DETROIT (WWJ) — The U.S. auto industry was at least partially behind the nation’s strong June jobs report.
Car companies and their suppliers added 5,100 new jobs in June. That’s on top of 6,100 jobs added at dealerships.
The pace of hiring is expected to pick up as we enter the second half of the year, and car companies add more new shifts at auto plants. This comes as sales rose about seven percent in the first half of the year.
The Center for Auto Research has estimated the auto industry will hire 35,000 workers this year, but the increased sales pace could cause auto companies and their suppliers to add even more jobs.
Engineers have been in particular demand. General Motors has also been hiring a lot of information technology workers, as it brings much of its I.T. work back in-house.
Manufacturing jobs are also being added at a brisk pace, as companies add more shifts to existing factories. The new hires are paid about half of what current auto workers get. The next set of contract talks–in 2015–is expected to focus on ways to give “second tier” workers a route to “first tier” pay packages.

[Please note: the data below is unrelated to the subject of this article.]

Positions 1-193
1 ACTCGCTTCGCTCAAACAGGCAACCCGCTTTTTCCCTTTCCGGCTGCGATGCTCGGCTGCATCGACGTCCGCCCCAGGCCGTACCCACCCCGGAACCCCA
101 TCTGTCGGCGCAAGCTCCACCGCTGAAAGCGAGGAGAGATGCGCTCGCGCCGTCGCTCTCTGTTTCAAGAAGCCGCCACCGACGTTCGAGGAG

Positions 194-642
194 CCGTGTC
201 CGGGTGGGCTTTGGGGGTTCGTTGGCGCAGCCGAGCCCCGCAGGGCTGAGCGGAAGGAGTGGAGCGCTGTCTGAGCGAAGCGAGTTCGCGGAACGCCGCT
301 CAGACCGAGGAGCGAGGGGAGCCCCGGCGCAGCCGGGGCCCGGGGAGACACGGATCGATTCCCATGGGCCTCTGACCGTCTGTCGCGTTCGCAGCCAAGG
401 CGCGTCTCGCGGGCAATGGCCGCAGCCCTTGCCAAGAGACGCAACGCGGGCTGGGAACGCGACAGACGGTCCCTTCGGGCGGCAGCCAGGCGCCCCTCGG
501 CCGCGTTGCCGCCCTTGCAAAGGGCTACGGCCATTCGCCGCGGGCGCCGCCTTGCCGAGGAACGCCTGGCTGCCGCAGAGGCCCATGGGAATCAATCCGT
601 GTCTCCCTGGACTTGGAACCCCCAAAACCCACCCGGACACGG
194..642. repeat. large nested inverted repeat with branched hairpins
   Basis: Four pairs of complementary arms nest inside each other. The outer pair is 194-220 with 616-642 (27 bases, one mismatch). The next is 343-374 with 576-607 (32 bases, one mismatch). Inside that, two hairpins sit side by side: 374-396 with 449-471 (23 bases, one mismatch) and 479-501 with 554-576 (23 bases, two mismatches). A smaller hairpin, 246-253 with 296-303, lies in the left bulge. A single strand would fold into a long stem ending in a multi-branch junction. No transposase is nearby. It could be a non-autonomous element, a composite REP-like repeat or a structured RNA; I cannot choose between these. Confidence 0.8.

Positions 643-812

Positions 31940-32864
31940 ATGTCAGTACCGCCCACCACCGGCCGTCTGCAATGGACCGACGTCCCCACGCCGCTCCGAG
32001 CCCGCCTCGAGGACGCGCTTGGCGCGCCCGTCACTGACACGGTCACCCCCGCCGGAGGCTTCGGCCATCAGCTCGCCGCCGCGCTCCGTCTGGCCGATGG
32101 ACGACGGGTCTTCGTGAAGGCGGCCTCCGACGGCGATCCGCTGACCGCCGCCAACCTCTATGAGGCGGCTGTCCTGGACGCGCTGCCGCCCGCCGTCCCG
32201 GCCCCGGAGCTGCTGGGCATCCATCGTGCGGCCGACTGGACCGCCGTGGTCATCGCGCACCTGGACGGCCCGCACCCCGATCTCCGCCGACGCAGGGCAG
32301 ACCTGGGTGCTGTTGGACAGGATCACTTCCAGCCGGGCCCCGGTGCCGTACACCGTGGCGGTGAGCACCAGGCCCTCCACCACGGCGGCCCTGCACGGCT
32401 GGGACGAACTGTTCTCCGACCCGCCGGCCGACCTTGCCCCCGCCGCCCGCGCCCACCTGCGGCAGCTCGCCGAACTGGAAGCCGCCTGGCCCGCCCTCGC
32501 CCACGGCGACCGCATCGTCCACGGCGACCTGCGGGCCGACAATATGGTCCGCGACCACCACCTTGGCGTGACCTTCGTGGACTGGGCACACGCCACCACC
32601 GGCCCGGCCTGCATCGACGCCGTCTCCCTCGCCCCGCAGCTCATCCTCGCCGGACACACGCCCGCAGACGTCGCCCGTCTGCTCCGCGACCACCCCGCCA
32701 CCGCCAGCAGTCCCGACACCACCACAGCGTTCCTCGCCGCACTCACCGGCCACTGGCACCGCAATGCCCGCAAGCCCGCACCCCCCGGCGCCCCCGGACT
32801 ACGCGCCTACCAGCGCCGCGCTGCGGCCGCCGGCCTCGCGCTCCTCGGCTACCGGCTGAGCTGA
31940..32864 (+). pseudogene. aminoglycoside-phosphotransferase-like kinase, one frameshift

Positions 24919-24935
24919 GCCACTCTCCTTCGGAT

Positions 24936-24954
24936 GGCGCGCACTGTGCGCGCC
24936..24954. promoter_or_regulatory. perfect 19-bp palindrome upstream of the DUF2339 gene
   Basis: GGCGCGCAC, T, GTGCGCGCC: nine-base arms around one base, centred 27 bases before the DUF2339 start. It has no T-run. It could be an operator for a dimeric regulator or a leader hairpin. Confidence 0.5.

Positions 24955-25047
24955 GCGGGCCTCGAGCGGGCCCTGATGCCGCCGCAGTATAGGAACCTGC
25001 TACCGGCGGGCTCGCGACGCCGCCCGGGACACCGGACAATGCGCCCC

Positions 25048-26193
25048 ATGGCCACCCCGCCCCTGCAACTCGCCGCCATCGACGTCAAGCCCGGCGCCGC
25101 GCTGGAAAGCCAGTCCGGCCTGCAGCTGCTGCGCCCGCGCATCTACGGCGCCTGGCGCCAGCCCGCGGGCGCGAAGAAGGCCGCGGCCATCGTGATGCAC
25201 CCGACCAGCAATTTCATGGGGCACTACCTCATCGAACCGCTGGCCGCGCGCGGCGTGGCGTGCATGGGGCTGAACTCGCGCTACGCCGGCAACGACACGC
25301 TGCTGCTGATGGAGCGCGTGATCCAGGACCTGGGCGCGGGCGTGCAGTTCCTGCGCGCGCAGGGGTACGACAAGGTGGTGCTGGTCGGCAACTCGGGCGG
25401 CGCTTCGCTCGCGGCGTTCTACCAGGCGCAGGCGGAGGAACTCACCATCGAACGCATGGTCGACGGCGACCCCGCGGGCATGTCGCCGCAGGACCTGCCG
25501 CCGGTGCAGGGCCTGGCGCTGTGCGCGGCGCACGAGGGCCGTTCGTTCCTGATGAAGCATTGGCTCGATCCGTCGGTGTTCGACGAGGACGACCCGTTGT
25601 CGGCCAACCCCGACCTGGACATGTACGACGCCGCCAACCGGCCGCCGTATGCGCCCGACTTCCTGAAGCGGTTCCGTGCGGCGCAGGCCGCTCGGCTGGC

It’s hard to tell how long the hiring spree will continue in the auto industry. Analysts expect sales to keep rising through the next few years. While car companies are looking for all possible ways to squeeze as much production as possible out of plants, there’s little interest yet in committing to new factories that can cost several billion dollars.